And Maurice Bishop is out there making Ronald Reagan mad and annoyed and Maurice Bishop is living rent-free in Ronald Reagan's head and to hear what it was like in Grenada at this time, where there is a Soviet embassy and the Soviets are hobnobbing with the North Koreans and then there are, you know like Europeans who are there and they might be spies. Everyone is wondering like who's a spy for everyone else? And it's like this. You know, what you could describe as a small place is this epicenter for so much geopolitical high stakes negotiations and, like everyone here has this connection to something bigger in the world.

Martine Powers:

And I think that's what I was excited to tell that, like this is a part of the world that is important and has, like this, rich political and cultural history and like stuff that was going on there was intense and it was, you know, really difficult at times and obviously really scary at times, but that this time was important and that the people who are at the center of this were important people. And I feel like that's a lot of what I wanted to get across.

Kerry-Ann:

Yes, beautifully said. It was a lot of misunderstanding, like who are these people, why? Why should I care? But you were able to tell it in a way that I appreciated, because it was through a different lens, because, again, we think of all the ways that we've gotten the message or the story about Grenada, maurice Bishop and even before him, his coup with Gary and all these other things. It was like telling a fuller picture.

Martine Powers:

Because and not to cut you off, but because, yeah, like, even for people who the Americans that I find, who know about the US invasion of Grenada, they still think of it like, even if they're on the side of I think, that the invasion was the wrong thing for the US to do. A lot of times it's rooted in this idea of like, but you know why did we even show up to this tiny island anyways? This was so silly and I thought at the time like what a waste of time and resources and American lives to invade this place that is, you know, the size of Atlanta. It's just understanding of that history that's not rooted in what was actually happening there and how it felt to be on the receiving end of that. But sorry, continue with your question.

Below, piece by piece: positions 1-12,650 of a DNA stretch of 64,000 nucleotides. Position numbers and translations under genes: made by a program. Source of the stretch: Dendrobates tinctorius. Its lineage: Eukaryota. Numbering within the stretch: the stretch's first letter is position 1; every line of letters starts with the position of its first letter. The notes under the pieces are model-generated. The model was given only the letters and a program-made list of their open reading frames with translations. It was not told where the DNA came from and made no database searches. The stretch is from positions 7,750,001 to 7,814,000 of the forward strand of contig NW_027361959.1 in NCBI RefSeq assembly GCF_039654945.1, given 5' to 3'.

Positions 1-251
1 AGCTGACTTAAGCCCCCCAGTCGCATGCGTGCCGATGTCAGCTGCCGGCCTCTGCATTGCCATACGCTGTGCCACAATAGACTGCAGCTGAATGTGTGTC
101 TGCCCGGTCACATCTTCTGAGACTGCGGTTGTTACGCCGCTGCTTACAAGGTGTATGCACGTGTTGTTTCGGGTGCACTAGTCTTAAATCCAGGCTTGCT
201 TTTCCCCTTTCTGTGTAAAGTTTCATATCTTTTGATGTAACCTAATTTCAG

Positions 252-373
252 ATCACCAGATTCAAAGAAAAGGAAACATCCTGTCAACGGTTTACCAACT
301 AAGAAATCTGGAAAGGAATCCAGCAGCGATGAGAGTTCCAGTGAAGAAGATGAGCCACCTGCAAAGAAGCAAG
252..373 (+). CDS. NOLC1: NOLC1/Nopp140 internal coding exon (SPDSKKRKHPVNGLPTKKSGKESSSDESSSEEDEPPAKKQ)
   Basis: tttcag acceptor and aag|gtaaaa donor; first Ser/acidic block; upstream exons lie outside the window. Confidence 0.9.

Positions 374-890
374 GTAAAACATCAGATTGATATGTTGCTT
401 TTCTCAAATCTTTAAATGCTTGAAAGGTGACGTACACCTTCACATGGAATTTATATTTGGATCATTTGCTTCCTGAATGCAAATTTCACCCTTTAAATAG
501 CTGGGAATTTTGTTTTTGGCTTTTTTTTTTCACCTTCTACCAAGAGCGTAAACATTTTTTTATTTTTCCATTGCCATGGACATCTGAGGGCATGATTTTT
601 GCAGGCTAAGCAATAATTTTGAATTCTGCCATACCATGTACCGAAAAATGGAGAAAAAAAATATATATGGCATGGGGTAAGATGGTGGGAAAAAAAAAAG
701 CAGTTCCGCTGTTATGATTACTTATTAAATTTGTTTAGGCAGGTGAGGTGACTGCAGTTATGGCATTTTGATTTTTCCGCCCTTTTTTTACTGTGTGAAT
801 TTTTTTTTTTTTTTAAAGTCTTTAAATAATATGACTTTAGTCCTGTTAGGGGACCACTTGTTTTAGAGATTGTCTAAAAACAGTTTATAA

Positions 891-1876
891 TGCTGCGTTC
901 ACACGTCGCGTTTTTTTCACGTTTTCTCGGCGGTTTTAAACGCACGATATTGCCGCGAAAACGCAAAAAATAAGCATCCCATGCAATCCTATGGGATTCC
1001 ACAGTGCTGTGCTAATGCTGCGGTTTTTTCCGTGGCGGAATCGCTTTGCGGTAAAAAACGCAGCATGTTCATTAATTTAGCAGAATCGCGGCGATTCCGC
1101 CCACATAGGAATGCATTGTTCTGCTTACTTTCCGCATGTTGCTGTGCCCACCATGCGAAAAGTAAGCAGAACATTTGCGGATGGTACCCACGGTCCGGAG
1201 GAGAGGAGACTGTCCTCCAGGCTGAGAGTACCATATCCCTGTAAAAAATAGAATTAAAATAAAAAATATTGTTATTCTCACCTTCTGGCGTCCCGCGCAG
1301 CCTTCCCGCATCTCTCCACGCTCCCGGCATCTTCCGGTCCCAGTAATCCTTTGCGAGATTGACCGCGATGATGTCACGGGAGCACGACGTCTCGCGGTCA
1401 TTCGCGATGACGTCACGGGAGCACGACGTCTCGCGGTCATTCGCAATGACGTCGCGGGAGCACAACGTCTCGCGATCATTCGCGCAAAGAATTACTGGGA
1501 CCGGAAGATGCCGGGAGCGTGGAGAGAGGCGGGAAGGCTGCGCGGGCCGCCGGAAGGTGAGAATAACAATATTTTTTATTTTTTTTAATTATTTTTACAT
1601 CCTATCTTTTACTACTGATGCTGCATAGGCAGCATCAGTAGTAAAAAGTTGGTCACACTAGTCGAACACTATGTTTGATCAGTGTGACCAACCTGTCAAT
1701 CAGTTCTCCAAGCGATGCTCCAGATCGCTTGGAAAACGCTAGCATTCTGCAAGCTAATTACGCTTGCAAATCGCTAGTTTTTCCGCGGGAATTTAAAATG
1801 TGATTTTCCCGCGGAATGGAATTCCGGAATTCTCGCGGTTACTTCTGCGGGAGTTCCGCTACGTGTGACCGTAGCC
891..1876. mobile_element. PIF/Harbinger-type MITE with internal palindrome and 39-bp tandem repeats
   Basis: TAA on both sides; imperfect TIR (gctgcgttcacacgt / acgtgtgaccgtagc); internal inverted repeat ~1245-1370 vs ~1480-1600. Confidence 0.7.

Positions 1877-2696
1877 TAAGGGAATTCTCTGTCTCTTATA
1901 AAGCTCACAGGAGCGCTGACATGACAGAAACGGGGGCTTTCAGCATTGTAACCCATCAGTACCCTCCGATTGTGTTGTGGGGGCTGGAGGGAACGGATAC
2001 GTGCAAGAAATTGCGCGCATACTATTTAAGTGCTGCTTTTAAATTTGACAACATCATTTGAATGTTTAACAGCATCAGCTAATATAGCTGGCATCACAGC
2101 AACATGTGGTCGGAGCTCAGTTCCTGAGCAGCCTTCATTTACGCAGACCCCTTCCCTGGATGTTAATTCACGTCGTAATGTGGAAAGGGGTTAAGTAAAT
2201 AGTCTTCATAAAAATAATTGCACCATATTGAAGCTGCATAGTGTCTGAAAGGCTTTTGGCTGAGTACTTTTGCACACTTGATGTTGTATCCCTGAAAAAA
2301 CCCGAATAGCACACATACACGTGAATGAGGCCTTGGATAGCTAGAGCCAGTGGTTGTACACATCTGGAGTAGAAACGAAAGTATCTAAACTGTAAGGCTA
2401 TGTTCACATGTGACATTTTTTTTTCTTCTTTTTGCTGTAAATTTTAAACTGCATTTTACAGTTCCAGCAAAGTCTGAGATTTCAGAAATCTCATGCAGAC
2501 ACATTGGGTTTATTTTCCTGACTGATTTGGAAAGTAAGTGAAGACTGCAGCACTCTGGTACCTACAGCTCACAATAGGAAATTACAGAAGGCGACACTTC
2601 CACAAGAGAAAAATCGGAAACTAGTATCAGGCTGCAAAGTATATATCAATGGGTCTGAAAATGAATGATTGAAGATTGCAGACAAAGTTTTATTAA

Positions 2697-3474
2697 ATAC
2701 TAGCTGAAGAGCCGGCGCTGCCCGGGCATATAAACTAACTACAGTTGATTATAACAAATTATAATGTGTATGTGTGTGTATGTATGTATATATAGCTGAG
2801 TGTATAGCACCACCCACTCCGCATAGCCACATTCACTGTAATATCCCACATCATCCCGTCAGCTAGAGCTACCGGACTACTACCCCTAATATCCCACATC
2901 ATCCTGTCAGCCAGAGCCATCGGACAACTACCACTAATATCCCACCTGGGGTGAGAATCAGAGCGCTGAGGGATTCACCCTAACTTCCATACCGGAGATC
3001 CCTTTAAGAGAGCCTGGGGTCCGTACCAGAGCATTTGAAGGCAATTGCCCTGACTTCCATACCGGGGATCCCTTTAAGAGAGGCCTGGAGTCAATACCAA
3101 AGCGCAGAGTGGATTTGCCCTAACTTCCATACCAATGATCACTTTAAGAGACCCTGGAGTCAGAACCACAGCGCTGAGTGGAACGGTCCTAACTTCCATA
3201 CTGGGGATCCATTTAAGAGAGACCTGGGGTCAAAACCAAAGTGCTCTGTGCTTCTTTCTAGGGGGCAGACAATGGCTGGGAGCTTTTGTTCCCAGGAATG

Kerry-Ann:

No, exactly that right. Because again, everything feels very distant and it was very real to the people who live there, the people in the region, like all the other Caribbean countries who came in and to be part of the investigative process. I thought that was something new that I learned. I didn't realize that there were all these other Caribbean countries that were part of the investigative process and it was just like wow. But for me it was the stories from the widows and the children that was the most impactful. What they remembered, what they they remember the day very clearly, you know, cause it's like it is forever etched, frozen in time in their minds about what that day was, what they were doing.

Kerry-Ann: